During the last two years, it seemed like there’s been nothing but bad news concerning the pandemic. Well, Tarrant County finally has some good news coming its way. 

On Wednesday, Tarrant County lowered the COVID-19 spread level designation from “high” to “substantial” due to declining hospitalizations and case counts.

The County has four different grades in its classification system: high, substantial, moderate, and low. The designations are based on the percentage of positive COVID-19 tests over the course of seven days and the number of new cases per 100,000 people.  

A “substantial” spread level grade indicates that the County recorded between 50 to 99.9 new cases per 100,000 residents and an 8% to 9.999% positivity rate for tests during the seven-day period.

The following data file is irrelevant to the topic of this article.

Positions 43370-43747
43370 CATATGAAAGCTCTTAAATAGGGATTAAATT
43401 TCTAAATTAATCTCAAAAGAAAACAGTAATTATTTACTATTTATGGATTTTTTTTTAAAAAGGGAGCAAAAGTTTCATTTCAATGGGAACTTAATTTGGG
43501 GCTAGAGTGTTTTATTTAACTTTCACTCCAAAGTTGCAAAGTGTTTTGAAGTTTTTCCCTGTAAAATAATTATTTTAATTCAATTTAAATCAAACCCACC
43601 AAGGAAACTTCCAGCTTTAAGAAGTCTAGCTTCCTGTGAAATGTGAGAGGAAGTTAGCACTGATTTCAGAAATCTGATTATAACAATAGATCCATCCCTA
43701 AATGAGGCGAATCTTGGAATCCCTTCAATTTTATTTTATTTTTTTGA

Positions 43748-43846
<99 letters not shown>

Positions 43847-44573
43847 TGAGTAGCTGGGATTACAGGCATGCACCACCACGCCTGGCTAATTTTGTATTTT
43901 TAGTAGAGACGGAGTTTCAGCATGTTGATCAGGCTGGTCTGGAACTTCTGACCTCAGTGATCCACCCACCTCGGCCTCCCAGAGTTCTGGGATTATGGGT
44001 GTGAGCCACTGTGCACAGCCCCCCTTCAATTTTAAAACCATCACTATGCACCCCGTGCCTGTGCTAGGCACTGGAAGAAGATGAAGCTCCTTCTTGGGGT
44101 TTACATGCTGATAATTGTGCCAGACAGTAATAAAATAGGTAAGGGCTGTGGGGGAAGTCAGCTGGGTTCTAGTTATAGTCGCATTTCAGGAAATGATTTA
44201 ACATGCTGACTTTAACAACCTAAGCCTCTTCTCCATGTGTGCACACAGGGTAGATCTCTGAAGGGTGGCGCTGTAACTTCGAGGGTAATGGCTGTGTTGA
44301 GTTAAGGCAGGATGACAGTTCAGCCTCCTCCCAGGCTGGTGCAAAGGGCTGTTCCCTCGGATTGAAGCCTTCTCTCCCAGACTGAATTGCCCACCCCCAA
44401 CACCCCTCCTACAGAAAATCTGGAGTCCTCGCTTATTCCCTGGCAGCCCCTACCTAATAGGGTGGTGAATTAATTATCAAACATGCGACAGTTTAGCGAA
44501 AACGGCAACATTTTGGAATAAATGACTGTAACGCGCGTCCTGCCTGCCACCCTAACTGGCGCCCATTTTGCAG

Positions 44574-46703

There have been more than 366,000 cases and 4,800 deaths in Tarrant County since the start of the COVID-19 pandemic. As of October 31, most of the new cases were those aged 25-44, followed by those younger than fifteen.  

“It’s a relative thing,” said Vinny Taneja, Tarrant County Public Health Director. “We’re at a substantial spread. There’s a lot of disease activity out there, but we’re seeing it on the way down. So, we’re excited about that.”  

Tarrant County’s spread level had remained at the “high” mark since July, as the Delta variant spread. Tarrant County Public Health Officials stressed that county residents should still take precautions, even with the data showing promising results.

“Let’s remain diligent about this and get the vaccine. We got holidays coming up. We don’t want a surge to come through on that deal,” said Tarrant County Judge Glen Whitley.  

The focus for the County has not only been about vaccinations but also making sure people are taking their flu shots.